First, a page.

Face mapping dates back thousands of years in ancient Chinese practice. Traditional Chinese Medicine practitioners believe energy flows to and from organs along visible pathways, and that the appearance of the skin is a direct reflection of a person’s health.
And while research on this subject is limited, derms can no longer deny that the food you eat affects your skin. Your lifestyle and food choices are directly related to the health of your skin.
Our skin is our largest organ, and our body uses it as a form of detoxification. When certain toxins build up in the body, it will often show itself on the skin as either acne, dryness, or redness. With the help of ancient Chinese face mapping, we can pinpoint which organs are being affected; either by toxic overload, food sensitivities, activity level, or hormones. Topical treatments can help to a certain extent, but to completely clear your skin issues, you must fix the problem internally as well.
Let’s take a look at the facial zones and what the art of face mapping says about them:
This can include food sensitivities, digestive issues, stress, and lack of sleep. Try taking digestive enzymes with each large meal, don’t eat in a hurry, avoid late-night snacks, try to pinpoint possible food sensitivities, and get adequate sleep on a regular basis.
Between The Eyebrows:
The two most common things that affect the health of your liver: fatty foods and alcohol. The main function of our liver is to detoxify, but an overload of toxins can overwhelm the liver and present as acne and other skin issues. Try sticking to a clean diet for a month, and see if the issue resolves.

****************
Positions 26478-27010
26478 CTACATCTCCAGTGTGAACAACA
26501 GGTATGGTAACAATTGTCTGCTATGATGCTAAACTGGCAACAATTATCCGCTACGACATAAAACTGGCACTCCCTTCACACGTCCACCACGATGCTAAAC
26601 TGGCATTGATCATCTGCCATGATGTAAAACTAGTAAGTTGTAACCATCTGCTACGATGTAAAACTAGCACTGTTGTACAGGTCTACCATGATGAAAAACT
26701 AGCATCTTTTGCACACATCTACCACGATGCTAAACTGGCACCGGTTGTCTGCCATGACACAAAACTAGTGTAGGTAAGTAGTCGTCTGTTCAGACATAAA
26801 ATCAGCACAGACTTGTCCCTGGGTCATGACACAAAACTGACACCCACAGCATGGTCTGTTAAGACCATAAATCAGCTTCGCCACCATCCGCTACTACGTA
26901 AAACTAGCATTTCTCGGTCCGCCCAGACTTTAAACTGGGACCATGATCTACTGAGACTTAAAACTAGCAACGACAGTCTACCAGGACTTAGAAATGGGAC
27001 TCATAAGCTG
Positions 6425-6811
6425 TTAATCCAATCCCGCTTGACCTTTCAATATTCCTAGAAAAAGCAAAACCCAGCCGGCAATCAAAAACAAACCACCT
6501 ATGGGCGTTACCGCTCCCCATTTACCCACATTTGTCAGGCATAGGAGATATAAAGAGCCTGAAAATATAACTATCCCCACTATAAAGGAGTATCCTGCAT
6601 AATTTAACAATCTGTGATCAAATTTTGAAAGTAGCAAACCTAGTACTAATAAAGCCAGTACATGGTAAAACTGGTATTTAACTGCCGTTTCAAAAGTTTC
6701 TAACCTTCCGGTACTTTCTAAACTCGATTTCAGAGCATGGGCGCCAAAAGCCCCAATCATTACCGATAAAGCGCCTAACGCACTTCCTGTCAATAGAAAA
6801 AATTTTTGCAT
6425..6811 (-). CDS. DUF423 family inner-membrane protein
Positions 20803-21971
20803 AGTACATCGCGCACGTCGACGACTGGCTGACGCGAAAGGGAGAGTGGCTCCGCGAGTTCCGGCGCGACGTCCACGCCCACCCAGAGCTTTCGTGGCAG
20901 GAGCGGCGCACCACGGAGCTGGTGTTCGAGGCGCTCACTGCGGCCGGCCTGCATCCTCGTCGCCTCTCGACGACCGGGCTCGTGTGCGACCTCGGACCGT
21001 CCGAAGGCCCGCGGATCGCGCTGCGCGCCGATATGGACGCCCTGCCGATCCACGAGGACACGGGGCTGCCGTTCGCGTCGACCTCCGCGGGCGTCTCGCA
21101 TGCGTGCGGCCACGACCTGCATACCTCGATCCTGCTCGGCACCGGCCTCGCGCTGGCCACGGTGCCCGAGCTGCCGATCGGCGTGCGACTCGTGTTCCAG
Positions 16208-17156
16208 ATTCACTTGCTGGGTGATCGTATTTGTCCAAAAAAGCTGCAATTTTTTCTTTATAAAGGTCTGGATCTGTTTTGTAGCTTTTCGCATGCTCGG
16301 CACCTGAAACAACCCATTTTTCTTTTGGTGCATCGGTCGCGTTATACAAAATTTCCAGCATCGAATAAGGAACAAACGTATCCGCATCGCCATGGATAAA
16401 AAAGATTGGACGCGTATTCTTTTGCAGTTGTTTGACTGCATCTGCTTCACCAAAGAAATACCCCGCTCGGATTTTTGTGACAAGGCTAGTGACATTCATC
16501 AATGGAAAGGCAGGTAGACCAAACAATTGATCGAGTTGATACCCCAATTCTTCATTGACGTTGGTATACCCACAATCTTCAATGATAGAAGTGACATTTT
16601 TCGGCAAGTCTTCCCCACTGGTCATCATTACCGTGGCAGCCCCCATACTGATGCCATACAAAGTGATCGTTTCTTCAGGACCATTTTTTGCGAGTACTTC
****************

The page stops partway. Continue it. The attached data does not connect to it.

If you get frequent blackheads here, it may be caused by excess mucus. Avoid mucus causing foods such as dairy (this includes milk, cheese, whey protein and yogurt. Butter is generally better tolerated than the others listed here), fried foods, and frozen foods. Excess alcohol may contribute to redness on the nose.
Lack of sleep, deficiencies, dehydration, and stress can all take a toll on your eyes and manifest as dark circles, puffiness, or bags. And while dark circles are hereditary for many, the things listed above can make them worse. Increase your water intake and eat water rich fruits such as cucumber and watermelon. Try incorporating self-care and calming rituals in your day, and get plenty of sleep.
Acne or small bumps on the upper cheeks can be an indicator of too much sugar in your diet, which can lead to candida overgrowth. Try to avoid refined sugars, processed carbs, sugary cocktails, and even wine (a little tip for wine lovers: white wine contains less sugar than red wine).
Pollution, smoking cigarettes, and allergies that affect the respiratory system could contribute to break-outs or redness/broken capillaries. Another cause of acne here may be your cell phone, comedogenic ingredients in your facial products, dirty makeup brushes, or sleeping on a dirty pillow case.
This is where you will see your hormonal acne, which will appear as cystic acne. It may even travel up your jawline and neck as well. Chasteberry has been shown to treat hormonal acne in some studies. DIM is another supplement that may help as it metabolizes and balances estrogen. Also be aware of hormone disrupting ingredients in your food and topical products.
Disclaimer: The information contained on this site is for informational purposes only and is not meant to be a substitute for professional medical advice, diagnosis, or treatment. Some supplements may interact with certain medications. Consult with your doctor before starting any new supplements.